In “Ex-Basketball Player” by John Updike and “To an Athlete Dying Young” by A.E. Housman, each author has a different attitude toward his character. John Updike’s attitude toward his character Flick is of disappointment and pity. “Flick stands tall among the idiot pumps-“(1). He believes that Flick should not be employed at a gas station because his talent with basketball is so much better than pumping gas. He does not believe that he blends in at the gas station; he believes that he belongs on the basketball court, putting his talent to good use. The author states that he stands tall, meaning that his expectations are higher than what he is making them. “He never learned a trade, he just sells gas, /checks oil, and changes flats” (1). The author is disappointed in him because he never learned anything in school except how to play basketball. He passed in his classes easily with the help of teachers because he was the star player. Now that high school is over, he does not have basketball to rescue him, which is why the author is disappointed in his decisions that he made in the past. He believes that he should live up to his potential.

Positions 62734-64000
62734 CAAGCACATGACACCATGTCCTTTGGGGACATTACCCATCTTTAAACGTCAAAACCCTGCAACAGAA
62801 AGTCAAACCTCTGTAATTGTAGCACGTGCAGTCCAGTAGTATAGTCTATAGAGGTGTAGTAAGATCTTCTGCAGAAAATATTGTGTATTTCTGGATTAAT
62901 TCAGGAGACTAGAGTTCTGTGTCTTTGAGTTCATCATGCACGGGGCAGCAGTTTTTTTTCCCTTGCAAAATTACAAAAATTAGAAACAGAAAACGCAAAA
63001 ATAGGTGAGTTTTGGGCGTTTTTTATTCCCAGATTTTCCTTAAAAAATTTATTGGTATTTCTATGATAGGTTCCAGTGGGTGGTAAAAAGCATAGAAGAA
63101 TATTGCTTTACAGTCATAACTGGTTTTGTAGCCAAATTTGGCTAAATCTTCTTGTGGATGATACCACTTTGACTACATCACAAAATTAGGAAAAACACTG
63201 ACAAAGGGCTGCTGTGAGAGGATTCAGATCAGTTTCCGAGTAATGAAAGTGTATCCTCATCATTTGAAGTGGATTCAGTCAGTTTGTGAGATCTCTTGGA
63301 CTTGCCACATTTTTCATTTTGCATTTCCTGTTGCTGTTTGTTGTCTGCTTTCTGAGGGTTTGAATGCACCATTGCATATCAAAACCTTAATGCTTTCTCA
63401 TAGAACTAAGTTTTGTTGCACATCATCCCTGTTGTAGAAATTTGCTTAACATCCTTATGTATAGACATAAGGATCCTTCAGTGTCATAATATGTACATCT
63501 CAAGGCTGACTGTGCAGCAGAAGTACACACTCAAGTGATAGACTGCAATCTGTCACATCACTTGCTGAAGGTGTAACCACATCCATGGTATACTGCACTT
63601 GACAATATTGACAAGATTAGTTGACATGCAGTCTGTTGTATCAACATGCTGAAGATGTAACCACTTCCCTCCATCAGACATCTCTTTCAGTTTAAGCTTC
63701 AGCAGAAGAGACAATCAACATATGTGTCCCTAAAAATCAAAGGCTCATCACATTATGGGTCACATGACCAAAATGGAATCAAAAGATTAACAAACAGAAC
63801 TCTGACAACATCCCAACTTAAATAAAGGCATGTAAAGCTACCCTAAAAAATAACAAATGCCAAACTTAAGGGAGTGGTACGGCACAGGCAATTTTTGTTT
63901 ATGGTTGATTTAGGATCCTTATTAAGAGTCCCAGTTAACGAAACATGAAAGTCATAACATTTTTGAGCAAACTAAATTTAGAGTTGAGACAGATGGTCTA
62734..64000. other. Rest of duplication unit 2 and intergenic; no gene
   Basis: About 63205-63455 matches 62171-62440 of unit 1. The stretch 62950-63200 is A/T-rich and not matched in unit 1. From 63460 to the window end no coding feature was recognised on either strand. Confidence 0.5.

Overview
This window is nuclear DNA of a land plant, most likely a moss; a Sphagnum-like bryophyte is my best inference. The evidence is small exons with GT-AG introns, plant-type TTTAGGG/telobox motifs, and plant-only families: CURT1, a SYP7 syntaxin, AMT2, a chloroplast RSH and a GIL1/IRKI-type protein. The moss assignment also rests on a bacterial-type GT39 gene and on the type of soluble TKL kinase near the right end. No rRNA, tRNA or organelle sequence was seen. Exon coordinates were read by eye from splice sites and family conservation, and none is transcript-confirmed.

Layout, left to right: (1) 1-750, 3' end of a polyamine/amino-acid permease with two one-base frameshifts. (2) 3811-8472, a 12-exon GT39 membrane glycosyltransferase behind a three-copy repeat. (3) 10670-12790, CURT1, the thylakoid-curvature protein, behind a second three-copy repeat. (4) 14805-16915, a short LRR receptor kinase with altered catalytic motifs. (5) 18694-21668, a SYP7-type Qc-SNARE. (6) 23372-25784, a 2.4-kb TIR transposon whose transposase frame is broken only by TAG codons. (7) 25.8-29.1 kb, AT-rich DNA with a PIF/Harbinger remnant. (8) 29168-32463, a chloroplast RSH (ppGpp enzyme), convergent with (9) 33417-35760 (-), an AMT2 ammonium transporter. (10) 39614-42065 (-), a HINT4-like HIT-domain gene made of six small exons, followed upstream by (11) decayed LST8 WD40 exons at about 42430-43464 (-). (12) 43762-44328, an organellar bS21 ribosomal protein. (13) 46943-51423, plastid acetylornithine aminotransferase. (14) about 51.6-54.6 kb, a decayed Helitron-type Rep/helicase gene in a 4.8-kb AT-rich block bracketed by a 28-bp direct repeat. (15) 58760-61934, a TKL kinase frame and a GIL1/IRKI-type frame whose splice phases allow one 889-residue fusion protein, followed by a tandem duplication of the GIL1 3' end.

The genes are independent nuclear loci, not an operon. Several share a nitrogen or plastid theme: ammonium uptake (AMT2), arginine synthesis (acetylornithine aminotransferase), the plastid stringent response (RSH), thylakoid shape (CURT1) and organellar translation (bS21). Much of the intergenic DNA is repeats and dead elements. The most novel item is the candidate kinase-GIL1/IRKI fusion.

A.E. Housman’s attitude toward the character in his poem is more positive than Updike’s attitude. He looks up to him and is proud of him. “Smart lad, to slip betimes away/From fields where glory does not stay” (1023). The character died a champion and Housman looks up to him for that reason because his title as a champion will never fade. The fact that he died a champion means that everyone will remember him with the winning title instead of someone else replacing his title over time. “Now you will not swell the rout/Of lads that wore their honors out” (1024). He also looks up to him in the way that he quit while he was on top. Sometimes the greatest winners are stubborn and will not quit when the time is right and they end up warring out their title; Housman’s character will not ware out... [continues]
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